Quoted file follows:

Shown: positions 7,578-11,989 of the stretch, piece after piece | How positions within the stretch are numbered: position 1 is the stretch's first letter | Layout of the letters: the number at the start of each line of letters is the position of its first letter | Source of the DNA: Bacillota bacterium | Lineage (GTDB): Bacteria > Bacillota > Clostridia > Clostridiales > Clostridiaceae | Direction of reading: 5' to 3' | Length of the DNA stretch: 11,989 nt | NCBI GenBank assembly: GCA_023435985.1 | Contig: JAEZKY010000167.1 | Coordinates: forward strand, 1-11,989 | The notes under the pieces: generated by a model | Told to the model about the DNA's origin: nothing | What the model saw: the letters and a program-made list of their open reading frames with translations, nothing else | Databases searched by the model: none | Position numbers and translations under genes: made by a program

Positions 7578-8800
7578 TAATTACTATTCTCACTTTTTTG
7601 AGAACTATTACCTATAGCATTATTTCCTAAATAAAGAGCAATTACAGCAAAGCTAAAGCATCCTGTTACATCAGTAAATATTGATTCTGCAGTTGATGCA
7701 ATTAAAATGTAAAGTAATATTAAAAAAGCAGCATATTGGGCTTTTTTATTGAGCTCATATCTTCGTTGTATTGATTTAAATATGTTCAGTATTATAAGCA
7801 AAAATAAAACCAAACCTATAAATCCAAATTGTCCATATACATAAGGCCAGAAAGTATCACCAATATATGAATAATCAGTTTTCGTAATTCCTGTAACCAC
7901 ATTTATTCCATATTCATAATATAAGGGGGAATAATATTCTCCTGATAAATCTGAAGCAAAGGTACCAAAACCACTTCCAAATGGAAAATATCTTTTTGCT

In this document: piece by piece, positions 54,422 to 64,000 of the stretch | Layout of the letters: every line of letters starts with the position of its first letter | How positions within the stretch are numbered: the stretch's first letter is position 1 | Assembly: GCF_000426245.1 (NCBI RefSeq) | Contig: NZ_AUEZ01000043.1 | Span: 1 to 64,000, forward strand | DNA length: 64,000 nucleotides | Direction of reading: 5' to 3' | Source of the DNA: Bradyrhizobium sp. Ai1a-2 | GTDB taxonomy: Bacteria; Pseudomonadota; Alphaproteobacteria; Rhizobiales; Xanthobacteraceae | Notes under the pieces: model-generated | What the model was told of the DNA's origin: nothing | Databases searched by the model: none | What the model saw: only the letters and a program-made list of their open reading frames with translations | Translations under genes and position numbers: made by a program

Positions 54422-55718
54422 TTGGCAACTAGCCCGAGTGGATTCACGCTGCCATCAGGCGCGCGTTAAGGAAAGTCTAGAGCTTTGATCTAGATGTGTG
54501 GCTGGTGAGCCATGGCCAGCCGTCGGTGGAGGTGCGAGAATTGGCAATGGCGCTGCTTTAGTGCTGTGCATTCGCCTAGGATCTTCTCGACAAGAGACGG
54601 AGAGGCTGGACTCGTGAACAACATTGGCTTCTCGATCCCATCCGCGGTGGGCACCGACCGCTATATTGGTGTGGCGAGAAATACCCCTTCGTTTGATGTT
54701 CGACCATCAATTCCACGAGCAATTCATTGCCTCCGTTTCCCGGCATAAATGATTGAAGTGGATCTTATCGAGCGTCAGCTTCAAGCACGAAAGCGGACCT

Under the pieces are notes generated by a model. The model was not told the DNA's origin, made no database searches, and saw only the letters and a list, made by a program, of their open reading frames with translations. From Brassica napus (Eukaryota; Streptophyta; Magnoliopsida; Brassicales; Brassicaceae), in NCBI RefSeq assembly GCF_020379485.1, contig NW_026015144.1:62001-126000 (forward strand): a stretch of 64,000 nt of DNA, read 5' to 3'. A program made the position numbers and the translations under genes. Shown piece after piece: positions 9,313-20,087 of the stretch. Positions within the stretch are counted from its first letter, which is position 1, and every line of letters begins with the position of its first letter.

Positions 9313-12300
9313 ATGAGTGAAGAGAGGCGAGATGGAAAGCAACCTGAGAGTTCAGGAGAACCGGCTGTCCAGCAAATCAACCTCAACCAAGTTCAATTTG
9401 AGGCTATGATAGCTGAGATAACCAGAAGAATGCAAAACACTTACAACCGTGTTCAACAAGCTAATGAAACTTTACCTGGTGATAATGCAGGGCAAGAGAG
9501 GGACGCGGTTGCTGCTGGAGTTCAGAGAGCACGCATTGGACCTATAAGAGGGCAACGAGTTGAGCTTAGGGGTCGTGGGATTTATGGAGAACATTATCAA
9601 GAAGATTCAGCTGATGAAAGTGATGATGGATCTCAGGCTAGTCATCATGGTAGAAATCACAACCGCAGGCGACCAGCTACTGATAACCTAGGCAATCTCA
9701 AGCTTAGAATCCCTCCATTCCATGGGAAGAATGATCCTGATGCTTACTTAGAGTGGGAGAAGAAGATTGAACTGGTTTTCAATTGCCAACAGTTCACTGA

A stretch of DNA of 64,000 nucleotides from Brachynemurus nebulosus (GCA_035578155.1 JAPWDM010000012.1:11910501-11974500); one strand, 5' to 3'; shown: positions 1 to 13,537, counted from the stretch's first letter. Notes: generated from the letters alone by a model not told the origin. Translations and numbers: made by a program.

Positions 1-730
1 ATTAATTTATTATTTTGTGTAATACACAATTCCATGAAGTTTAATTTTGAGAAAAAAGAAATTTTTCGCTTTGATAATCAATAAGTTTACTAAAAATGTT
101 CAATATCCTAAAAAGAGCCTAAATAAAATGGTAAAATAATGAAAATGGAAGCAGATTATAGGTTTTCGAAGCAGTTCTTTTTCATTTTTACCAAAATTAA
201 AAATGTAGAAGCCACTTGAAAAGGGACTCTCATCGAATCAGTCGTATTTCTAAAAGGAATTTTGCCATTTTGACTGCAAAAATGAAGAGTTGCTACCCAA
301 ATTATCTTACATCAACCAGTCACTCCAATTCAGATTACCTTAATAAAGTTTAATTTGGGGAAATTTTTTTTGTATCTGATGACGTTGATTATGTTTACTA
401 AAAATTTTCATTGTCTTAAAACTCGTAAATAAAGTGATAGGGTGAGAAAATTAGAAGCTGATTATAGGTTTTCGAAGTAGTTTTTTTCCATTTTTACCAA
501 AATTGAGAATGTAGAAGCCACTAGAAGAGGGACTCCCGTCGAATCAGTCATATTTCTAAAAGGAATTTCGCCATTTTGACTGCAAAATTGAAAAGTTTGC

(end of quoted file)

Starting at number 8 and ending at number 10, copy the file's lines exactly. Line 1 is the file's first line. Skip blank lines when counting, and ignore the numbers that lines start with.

In this document: piece by piece, positions 54,422 to 64,000 of the stretch | Layout of the letters: every line of letters starts with the position of its first letter | How positions within the stretch are numbered: the stretch's first letter is position 1 | Assembly: GCF_000426245.1 (NCBI RefSeq) | Contig: NZ_AUEZ01000043.1 | Span: 1 to 64,000, forward strand | DNA length: 64,000 nucleotides | Direction of reading: 5' to 3' | Source of the DNA: Bradyrhizobium sp. Ai1a-2 | GTDB taxonomy: Bacteria; Pseudomonadota; Alphaproteobacteria; Rhizobiales; Xanthobacteraceae | Notes under the pieces: model-generated | What the model was told of the DNA's origin: nothing | Databases searched by the model: none | What the model saw: only the letters and a program-made list of their open reading frames with translations | Translations under genes and position numbers: made by a program

Positions 54422-55718
54422 TTGGCAACTAGCCCGAGTGGATTCACGCTGCCATCAGGCGCGCGTTAAGGAAAGTCTAGAGCTTTGATCTAGATGTGTG